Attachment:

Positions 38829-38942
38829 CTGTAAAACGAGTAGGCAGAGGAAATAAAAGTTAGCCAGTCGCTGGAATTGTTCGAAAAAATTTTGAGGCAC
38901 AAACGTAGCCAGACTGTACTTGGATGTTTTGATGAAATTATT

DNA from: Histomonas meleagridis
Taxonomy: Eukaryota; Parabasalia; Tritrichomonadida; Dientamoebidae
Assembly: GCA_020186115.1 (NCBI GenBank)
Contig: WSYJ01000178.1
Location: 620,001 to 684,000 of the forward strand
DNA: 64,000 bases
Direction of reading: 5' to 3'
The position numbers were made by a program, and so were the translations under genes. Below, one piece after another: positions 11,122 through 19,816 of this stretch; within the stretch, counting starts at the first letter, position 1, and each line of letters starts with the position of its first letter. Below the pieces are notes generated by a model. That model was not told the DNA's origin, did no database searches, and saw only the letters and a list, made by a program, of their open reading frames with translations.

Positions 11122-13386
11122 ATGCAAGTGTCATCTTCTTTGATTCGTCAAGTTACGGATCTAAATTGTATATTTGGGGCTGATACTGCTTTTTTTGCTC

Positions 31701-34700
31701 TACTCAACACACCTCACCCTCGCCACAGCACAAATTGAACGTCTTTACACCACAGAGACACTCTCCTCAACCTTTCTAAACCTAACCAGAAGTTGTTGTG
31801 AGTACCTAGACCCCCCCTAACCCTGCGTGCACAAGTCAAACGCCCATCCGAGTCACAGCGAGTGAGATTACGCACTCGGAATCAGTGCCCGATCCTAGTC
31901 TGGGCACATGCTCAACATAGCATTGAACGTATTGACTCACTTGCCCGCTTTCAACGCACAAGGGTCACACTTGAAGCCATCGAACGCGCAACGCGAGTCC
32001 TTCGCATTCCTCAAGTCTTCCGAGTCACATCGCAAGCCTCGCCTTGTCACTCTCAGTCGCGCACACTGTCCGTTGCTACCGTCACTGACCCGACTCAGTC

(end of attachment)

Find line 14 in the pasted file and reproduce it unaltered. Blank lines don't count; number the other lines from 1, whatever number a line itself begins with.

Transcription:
Positions 31701-34700